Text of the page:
About us: We own the Wild Birds Unlimited nature shop in East Lansing, Michigan,
a store that provides a wide variety of supplies to help you enjoy the birdwatching hobby.

This blog was created to answer frequently asked questions & to share nature stories and photographs.
To contribute, email me at bloubird@gmail.com.

Wednesday, February 3, 2010

Eastern Bluebird: Carrier of the Sky

"The Bluebird carries the sky on its back" -- Henry David Thoreau

It would be hard to find anything as dazzling as a Bluebird standing on a fence post in the early morning sun. Its brilliant blue plumage might even be said to rival the sky itself. Too bad it's just one big illusion! It's true! Bluebirds aren't really blue . . . they just look like they are!

Most bird colorations are due to pigments deposited in their feathers. A Northern Cardinal is red because of the red pigment called carotenoids. Crows are black because their feathers contain a dark pigment called melanin. In contrast, Bluebirds do not have a single molecule of blue pigment in any of their feathers. So where does that brilliant blue color come from?

The answer is that the color is not produced by a pigment, but by the structure of the feather. The top transparent layer of each blue feather is filled with minuscule pockets of air. When sunlight strikes these pockets, all of the other visible wavelengths of light are absorbed. Only blue escapes and it is scattered in all directions. This same scattering process, created by atmospheric dust particles, is also what makes the sky appear blue.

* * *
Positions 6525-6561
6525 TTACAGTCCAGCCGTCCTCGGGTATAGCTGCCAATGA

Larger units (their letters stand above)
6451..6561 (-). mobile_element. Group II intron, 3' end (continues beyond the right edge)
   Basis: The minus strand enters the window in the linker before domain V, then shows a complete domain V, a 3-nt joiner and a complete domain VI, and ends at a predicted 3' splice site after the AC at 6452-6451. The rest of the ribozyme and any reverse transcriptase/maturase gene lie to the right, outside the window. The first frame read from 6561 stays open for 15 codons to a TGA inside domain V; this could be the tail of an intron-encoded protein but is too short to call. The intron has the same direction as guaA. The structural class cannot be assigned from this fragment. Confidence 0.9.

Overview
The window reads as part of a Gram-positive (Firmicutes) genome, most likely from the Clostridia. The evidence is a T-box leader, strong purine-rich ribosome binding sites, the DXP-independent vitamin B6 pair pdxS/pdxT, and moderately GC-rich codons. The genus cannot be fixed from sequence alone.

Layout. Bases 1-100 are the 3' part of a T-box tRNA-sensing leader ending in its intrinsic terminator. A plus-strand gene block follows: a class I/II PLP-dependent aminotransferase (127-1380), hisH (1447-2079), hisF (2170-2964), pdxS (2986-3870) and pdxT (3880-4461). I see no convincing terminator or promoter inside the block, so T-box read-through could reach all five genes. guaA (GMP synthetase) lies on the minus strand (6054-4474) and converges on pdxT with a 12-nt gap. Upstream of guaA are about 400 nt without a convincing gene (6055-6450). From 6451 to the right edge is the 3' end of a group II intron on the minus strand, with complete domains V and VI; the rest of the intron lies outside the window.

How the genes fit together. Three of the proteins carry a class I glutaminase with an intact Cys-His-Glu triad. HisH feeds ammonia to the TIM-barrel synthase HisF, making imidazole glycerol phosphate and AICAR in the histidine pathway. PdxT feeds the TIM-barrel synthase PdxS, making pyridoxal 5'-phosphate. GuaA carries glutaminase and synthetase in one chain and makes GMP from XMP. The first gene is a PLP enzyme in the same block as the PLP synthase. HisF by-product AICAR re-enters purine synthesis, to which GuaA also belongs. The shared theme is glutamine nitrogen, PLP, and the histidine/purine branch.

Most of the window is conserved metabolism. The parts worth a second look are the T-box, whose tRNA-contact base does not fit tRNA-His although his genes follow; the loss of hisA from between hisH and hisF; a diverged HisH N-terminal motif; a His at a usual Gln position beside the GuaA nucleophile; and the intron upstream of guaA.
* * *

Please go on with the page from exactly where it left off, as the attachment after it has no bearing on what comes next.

So Thoreau was right . . . Bluebirds literally do carry the sky on their backs.
Source: WBU Bird of the month: http://www.wbu.com/botm/botm_0308.html


cindyzlogic said...

Cool post! We're still trying to attrack the Eastern Bluebird to our yard :-)

Wild Birds Unlimited Mid-Michigan said...

Bluebirds would be nice! People come in the store all the time with wonderful bluebird stories.

My wooded yard isn't designed for bluebirds but I'm lucky the local nature center has a nice bluebird trail that I enjoy.

Joy K said...

I was talking to one of my 5th grade students about this, and mentioned that if you crush the feathers, the color disappears.

She was horrified. "Well, THAT would be MEAN!!" Apparently, she had visions of me smashing the feathers while they were still attached to the bird.